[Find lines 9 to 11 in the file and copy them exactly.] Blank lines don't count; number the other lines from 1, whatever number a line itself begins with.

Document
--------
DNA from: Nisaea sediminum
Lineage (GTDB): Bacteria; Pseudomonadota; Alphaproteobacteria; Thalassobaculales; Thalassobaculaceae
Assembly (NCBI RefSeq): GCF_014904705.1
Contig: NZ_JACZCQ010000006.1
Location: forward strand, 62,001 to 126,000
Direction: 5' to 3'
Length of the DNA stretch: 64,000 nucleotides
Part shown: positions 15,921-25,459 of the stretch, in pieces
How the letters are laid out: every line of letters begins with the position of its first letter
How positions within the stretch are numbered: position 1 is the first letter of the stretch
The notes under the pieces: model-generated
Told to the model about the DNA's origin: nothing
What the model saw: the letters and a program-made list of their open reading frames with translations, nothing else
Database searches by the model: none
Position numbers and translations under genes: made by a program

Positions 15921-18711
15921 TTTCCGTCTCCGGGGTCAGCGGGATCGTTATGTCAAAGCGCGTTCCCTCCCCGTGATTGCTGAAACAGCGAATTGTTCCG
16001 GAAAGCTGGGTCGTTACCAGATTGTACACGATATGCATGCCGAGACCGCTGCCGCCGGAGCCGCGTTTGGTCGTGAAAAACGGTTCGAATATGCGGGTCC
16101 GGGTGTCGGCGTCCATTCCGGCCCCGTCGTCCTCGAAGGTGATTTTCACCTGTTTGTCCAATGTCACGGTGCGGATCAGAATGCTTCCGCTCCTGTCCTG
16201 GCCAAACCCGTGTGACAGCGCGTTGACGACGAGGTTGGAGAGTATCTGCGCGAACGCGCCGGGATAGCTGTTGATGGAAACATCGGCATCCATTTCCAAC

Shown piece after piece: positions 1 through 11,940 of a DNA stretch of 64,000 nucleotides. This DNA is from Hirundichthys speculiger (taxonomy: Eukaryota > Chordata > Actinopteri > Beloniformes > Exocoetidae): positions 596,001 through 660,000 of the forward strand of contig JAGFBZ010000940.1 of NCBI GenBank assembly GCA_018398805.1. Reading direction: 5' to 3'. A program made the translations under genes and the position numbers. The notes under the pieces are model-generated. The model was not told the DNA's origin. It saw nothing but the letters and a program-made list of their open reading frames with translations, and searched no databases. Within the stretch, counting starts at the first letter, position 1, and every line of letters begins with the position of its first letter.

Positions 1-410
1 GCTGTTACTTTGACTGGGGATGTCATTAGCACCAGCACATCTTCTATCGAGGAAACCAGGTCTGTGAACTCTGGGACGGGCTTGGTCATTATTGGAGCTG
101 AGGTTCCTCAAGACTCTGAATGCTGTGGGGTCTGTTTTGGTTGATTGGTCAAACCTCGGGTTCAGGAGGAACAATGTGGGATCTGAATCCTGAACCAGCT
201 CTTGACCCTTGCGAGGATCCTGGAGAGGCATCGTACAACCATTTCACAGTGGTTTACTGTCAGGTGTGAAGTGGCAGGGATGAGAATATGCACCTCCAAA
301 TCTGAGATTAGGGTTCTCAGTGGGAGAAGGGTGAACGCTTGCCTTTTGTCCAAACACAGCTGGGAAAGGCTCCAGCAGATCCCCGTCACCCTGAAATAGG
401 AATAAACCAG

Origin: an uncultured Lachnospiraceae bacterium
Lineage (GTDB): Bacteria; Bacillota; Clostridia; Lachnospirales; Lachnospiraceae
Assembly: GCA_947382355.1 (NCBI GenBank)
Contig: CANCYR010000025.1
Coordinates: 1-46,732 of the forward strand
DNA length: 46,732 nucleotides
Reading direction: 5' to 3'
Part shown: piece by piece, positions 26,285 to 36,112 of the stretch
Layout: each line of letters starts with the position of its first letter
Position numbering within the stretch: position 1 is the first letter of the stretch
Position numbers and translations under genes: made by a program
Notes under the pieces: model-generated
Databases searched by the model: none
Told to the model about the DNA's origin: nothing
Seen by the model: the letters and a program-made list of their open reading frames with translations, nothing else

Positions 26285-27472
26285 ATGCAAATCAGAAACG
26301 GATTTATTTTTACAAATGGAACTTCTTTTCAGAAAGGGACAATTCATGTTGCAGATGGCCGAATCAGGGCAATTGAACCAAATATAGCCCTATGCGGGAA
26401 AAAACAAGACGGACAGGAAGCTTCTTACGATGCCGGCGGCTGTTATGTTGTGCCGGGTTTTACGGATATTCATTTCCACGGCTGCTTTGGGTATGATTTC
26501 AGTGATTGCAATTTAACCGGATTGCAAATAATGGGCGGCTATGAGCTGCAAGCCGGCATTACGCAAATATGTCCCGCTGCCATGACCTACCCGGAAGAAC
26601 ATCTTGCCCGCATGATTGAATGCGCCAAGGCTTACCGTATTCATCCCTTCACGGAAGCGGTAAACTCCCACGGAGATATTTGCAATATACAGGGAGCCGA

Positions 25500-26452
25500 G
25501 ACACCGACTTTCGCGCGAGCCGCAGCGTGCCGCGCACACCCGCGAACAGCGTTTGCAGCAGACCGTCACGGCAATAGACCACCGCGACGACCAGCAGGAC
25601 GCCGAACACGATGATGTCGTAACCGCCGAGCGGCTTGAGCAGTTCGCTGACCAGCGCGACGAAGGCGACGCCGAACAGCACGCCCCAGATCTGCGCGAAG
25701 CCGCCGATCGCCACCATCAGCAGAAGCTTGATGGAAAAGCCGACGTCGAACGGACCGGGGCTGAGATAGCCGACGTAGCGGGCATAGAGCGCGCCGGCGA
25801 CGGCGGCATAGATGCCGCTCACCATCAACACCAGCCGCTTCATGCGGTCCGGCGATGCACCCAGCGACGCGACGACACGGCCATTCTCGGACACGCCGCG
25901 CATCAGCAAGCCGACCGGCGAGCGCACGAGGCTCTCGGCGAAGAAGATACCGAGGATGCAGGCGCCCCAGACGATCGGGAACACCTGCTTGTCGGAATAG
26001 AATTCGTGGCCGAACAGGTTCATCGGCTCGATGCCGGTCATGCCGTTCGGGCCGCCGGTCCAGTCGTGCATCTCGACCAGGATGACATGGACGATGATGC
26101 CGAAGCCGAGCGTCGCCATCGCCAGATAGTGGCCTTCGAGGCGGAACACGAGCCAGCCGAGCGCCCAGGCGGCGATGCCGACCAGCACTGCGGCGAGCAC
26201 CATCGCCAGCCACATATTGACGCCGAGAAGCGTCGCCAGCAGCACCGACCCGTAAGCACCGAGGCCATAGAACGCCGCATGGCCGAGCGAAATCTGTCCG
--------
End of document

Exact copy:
How the letters are laid out: every line of letters begins with the position of its first letter
How positions within the stretch are numbered: position 1 is the first letter of the stretch
The notes under the pieces: model-generated